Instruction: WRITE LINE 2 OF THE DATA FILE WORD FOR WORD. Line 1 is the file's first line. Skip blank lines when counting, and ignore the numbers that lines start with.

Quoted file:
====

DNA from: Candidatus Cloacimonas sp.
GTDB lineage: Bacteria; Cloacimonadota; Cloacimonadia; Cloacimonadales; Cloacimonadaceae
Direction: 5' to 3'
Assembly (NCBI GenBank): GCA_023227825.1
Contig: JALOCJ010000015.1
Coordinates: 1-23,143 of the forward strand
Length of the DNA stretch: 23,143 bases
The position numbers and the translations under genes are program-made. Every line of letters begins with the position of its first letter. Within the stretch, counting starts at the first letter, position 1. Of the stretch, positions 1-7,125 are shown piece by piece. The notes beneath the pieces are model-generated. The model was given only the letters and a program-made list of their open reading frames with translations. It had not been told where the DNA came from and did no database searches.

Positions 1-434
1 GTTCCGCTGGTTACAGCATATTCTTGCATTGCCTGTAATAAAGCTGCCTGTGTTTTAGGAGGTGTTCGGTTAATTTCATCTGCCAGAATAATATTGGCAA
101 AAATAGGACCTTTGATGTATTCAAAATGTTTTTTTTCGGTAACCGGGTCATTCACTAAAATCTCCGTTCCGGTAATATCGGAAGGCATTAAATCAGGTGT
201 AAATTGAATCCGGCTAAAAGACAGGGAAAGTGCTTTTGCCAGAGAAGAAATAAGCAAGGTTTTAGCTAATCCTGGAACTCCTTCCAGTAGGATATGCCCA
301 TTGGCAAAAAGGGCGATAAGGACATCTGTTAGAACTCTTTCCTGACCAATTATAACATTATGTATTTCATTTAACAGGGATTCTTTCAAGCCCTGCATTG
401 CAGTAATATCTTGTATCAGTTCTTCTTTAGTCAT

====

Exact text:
GTDB lineage: Bacteria; Cloacimonadota; Cloacimonadia; Cloacimonadales; Cloacimonadaceae